One Year in Four Minutes: The Yolly in Every Filipino

No need to add more redundancy to what has happened the previous year on the eighth day of November, but it was one heck of a typhoon.

All events including stealing your neighbors’ roofs and lining up for the politically-advertised relief goods wrap up to the picture of every Filipino’s resiliency.

Visayas seemed to have earned the title as the “Eighth Wonder of the World” for seemingly dragging tourists throughout the region – those members of the International Organizations who aided the victims.

Then there is the issue between the National Broadcaster Korina Sanchez and the CNN Reporter, Anderson Cooper, who had both disagreed on each others’ claimed misinformation. To add, picture that Filipino who has asked help from the President of the United States through the writings on plywood, which was answered the day after.

The story spiced up more when a lot of Filipinos complained about their discomfort on the cramped evacuation houses built for them, which was also the root of the corruption issues on the news, and all those dauntless people who carried placards in front of the municipal halls fighting for their calamity funds.

The calamity was foreseen to be the fist of climate change that gave numerous punches, except that it was a whirling wind, to the Filipino humanity. It left thousands of bodies lifeless. And those survivors whose loved ones perished, whose dreams were crashed in her travel of three hours, had already stopped crying despite of the dread.

This is the nature of resiliency, one rises from the fall. One laughs aftercrying, and one lives from someone else’s death. The Filipinos were broken, but they mended themselves. Their lives were ruined, but not destroyed. The light of hope minimized to a spark, but it never died. It was when the wick was burned longer, that the fire grew into a flame, and the light grew into the day.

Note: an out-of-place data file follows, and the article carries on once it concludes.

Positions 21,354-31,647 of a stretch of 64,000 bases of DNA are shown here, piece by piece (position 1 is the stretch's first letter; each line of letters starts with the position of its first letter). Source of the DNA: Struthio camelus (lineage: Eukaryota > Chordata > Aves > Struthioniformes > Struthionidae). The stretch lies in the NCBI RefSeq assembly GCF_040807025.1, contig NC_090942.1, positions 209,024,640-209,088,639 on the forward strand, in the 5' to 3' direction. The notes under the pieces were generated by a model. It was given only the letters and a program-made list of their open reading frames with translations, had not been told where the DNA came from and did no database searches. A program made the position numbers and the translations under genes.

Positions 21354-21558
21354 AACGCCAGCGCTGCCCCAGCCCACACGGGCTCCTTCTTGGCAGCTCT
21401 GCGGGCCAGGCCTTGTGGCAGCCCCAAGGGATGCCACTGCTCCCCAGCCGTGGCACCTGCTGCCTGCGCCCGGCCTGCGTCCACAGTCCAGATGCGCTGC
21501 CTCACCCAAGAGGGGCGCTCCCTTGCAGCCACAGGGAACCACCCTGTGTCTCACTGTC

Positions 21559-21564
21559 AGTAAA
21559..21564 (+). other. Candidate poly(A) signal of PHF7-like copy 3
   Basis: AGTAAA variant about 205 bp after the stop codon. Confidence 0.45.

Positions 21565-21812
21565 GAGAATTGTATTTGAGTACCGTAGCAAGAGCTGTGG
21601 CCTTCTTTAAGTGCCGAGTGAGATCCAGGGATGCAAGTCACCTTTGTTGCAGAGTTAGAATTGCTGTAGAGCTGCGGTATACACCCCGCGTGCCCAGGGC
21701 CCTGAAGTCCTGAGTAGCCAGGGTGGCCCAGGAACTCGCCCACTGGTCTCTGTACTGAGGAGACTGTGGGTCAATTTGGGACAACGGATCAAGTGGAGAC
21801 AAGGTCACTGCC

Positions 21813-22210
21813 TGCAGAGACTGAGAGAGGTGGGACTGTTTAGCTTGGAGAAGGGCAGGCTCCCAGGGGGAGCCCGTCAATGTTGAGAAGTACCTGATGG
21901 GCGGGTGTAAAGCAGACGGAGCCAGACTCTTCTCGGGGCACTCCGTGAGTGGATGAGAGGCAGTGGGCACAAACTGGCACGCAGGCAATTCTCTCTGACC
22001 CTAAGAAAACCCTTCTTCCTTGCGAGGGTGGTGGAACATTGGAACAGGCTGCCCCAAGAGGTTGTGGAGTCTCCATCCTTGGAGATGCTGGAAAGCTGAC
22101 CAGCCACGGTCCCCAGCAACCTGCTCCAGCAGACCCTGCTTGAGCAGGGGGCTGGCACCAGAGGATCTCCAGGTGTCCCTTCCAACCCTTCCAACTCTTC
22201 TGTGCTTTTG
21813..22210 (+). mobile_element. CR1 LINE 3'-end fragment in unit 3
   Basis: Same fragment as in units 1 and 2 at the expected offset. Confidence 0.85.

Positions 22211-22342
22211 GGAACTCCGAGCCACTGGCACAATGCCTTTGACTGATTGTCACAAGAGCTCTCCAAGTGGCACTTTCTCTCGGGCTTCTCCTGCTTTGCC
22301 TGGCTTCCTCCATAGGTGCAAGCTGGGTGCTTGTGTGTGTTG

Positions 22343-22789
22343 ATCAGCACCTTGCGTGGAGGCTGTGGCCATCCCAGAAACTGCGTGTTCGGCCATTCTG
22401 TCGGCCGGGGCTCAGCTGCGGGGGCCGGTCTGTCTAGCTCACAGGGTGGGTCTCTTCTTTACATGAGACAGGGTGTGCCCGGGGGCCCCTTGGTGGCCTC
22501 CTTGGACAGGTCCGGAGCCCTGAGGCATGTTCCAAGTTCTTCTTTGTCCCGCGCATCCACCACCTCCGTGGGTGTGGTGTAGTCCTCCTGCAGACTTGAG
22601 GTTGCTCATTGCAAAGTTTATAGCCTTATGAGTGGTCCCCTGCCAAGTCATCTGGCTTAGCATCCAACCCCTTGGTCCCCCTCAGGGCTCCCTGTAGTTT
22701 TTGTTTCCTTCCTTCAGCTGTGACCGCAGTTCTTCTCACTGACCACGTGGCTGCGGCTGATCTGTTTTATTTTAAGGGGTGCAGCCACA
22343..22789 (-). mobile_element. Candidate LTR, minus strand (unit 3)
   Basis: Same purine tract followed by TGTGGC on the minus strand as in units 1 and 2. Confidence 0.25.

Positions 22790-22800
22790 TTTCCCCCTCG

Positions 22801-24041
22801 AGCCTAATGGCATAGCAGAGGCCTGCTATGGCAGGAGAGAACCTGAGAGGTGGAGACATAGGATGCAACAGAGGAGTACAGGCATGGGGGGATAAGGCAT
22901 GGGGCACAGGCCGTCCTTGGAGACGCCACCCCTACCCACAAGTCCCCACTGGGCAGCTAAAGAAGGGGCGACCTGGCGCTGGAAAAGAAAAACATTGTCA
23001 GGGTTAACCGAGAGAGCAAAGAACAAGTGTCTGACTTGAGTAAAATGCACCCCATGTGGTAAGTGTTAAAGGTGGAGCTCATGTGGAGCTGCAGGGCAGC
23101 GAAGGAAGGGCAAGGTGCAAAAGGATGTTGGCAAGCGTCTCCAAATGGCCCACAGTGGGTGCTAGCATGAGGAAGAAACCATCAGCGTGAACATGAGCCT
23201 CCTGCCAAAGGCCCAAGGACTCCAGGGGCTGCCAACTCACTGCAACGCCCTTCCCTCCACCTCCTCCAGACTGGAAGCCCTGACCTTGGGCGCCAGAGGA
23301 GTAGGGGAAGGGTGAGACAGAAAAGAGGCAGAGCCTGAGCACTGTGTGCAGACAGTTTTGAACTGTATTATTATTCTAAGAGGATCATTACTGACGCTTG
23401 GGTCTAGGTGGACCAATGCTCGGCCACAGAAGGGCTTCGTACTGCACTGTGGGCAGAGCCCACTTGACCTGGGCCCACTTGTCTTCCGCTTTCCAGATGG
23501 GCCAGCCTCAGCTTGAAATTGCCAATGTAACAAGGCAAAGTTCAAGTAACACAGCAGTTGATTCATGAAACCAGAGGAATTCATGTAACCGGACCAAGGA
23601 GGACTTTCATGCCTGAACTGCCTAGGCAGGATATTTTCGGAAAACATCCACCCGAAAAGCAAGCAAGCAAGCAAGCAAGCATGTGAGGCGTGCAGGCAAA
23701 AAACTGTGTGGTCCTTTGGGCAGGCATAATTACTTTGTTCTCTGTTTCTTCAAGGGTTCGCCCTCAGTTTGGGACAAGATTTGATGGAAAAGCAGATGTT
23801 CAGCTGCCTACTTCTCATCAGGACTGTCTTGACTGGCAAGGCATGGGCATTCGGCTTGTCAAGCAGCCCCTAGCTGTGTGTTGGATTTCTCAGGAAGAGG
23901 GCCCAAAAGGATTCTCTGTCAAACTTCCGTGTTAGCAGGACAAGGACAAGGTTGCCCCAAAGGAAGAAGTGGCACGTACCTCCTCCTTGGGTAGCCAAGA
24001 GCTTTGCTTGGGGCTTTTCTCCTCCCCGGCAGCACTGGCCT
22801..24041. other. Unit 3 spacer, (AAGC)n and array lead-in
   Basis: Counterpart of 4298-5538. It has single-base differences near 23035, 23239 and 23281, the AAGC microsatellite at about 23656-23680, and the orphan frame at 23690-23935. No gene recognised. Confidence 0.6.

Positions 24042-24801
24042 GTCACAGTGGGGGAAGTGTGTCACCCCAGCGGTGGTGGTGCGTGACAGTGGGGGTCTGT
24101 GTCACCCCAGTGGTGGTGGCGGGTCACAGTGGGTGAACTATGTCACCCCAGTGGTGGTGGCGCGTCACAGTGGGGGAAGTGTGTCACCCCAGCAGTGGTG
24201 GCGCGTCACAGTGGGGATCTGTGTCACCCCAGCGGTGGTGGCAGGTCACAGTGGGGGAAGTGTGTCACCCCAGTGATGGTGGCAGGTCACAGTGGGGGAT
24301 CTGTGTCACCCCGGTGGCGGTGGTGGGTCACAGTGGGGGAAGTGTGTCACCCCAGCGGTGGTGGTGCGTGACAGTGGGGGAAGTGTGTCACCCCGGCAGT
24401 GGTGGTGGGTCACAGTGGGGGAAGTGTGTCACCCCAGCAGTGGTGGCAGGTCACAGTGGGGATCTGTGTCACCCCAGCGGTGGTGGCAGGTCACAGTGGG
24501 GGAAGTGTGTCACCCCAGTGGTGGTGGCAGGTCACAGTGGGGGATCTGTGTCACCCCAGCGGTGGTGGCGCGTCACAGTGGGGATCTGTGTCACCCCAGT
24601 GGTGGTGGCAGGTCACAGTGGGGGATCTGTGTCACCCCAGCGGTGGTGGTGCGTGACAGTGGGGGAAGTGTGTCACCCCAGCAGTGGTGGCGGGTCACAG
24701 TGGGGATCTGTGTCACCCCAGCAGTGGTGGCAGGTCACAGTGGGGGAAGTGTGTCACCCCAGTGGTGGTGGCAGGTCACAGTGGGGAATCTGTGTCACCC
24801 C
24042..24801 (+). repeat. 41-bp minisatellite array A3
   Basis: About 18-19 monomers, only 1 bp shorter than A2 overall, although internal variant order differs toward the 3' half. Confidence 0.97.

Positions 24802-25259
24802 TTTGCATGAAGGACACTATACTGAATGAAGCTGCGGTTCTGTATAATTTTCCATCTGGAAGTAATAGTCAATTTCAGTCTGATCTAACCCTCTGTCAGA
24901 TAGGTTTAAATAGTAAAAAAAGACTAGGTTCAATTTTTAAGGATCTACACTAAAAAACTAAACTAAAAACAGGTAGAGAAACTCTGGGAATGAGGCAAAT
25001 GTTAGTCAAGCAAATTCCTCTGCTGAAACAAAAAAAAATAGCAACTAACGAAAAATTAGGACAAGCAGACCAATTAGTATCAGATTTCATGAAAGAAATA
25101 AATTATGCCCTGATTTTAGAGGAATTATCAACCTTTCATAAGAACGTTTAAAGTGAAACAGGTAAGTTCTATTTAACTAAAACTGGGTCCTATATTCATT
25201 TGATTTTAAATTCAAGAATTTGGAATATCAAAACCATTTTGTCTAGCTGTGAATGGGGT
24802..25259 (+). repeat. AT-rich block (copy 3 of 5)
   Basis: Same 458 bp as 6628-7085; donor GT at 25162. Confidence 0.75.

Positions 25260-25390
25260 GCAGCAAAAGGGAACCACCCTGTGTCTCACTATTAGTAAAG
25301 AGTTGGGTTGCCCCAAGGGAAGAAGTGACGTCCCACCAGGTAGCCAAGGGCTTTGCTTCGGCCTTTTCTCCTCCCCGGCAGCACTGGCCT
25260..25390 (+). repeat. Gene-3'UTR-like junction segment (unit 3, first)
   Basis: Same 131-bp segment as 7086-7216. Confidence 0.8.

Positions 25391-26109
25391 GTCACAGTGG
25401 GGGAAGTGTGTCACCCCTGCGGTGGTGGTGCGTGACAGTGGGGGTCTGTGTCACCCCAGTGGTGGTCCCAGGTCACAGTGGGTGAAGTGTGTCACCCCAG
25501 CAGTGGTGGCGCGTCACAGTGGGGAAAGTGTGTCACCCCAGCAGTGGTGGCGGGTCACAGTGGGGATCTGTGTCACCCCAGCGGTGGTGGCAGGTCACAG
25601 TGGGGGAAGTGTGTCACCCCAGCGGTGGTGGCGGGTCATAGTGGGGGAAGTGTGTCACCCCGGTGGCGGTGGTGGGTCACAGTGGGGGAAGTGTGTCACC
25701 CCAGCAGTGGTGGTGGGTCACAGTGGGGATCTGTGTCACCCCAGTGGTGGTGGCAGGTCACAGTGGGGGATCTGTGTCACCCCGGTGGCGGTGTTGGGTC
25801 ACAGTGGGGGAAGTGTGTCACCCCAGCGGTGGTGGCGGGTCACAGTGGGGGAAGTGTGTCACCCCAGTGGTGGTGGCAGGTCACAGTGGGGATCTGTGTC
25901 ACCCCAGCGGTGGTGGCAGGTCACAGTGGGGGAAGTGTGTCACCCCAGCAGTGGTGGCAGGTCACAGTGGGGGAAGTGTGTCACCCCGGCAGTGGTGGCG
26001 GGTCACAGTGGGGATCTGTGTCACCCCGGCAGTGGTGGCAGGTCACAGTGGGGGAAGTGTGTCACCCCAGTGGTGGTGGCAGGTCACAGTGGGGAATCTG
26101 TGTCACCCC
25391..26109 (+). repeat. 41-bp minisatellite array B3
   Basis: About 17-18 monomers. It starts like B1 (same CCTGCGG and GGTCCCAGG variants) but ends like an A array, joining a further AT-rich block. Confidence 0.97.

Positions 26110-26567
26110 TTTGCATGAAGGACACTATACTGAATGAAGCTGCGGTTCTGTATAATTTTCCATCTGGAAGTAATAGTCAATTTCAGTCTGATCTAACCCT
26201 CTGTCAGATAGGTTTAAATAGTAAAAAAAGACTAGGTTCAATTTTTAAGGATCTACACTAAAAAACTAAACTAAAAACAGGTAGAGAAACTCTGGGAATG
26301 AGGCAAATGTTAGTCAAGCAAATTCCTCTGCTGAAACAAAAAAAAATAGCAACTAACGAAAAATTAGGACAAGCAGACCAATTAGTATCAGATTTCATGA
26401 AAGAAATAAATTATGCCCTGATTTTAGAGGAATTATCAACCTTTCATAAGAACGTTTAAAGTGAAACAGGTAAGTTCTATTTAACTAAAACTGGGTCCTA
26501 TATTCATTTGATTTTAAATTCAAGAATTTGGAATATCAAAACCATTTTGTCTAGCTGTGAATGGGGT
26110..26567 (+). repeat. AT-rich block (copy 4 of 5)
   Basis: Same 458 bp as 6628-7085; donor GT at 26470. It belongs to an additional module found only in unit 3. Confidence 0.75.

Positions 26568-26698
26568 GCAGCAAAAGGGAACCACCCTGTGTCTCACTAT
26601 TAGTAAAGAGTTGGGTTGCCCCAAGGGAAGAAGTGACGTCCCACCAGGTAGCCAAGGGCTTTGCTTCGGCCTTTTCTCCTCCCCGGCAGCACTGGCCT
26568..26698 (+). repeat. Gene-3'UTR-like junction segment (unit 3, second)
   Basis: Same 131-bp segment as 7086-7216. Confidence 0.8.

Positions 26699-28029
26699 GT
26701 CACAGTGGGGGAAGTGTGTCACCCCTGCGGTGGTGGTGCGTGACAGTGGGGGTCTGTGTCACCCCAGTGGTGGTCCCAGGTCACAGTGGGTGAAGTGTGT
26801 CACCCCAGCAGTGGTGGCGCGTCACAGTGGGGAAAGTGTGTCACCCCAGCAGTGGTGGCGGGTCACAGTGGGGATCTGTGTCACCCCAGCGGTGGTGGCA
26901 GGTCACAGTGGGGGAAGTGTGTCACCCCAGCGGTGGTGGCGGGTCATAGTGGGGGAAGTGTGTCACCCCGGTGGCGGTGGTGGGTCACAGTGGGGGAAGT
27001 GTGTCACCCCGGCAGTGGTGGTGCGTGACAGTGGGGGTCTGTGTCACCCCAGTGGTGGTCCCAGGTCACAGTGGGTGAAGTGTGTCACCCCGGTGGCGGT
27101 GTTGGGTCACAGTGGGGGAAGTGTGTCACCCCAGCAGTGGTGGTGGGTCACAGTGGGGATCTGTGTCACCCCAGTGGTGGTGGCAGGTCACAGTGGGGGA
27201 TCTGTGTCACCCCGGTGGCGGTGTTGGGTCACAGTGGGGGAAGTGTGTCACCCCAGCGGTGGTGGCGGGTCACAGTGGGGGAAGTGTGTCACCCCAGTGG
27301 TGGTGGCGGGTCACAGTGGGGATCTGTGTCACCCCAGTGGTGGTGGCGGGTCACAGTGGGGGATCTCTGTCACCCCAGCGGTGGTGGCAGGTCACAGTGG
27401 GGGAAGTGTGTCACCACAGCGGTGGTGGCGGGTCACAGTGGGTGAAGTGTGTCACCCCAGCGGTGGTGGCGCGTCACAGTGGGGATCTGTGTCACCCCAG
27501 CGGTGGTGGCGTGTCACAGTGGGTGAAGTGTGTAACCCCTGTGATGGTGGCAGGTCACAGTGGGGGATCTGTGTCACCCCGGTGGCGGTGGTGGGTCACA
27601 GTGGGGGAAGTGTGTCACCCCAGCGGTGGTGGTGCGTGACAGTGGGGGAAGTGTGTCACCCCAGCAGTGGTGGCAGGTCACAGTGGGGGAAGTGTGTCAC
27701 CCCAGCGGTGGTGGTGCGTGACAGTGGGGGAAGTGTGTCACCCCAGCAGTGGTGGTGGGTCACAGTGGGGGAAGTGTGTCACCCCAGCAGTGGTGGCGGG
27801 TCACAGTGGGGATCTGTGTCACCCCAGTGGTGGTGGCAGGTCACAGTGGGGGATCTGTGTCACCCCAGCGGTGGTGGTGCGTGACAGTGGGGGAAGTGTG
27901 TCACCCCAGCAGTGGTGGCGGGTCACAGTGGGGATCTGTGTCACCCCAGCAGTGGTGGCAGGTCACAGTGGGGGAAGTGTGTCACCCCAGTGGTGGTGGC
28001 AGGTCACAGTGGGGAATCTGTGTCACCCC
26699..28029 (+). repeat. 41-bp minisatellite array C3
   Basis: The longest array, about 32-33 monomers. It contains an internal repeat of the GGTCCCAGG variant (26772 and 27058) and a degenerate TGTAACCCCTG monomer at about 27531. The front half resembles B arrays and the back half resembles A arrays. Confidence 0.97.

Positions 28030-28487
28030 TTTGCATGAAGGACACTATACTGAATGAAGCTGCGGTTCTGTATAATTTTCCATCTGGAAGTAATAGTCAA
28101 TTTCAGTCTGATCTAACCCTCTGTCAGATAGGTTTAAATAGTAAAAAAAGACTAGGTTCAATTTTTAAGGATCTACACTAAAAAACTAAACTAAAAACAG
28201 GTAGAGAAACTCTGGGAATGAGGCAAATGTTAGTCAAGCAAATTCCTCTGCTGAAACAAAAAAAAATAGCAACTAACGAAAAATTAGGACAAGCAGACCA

Resiliency is not just being able to build one’s house again, or being able to quench the thirst of missing the sun because of the rainy days. Resiliency is about how one makes his decision the moment he wakes up on a morning where there seems nothing to decide upon.

To pull the bended nail from the detached leg of a house, to hammer its crooked shape, to nail it again when it’s straightened and secure the door of its latch. To be resilient is like the instinct of looking for a durable nail in the absence of a hardware shop. One doesn’t just wait for the resources to come, he finds it himself. He makes use of what he has left.

Resiliency is being hopeful that things will get better. One line from Snow White on a television series Once Upon A Time says that, “The minute I let go of the belief that things will get better, is the moment I know they won’t.” So it is with great hope that the Filipinos were able to find the better life they have now.

Yolly is a homewrecker, literal or not, it applies on both ways. But that doesn’t make her a foe. She claimed a thousand and more breaths but that doesn’t make it her fault. She drowned people in their own tears but that doesn’t make her a heartbreaker.

Yolly is an effect of which the cause was US, all of us. And effects weren’t wrongdoings, causes are. The resiliency of the Filipinos should not just settle with the resiliency from the typhoon. But it also has to be the resiliency from their fallen selves.

The human being, with his given gift to live, has the capacity to prolong it that they’ve been too desperate to think of their survival for the time being…but not for the future…and that’s what breaks them.

Yolanda, as an effect of climate change, was woven in every Filipino’s hands and all the dread they’ve suffered are the wounds of that weaving. But that wound heals, and that is the chance for everyone’s hands to function again with less pain… from where the hope of better weaving for the future will be present.

We can’t stop the effects of climate change there is now, but we can’t go on simply relying on resilience alone. While resiliency is something valuable, there is also something valuable that went ahead of it but was disregarded — wise decisions.

Author: Mary Therese Encina

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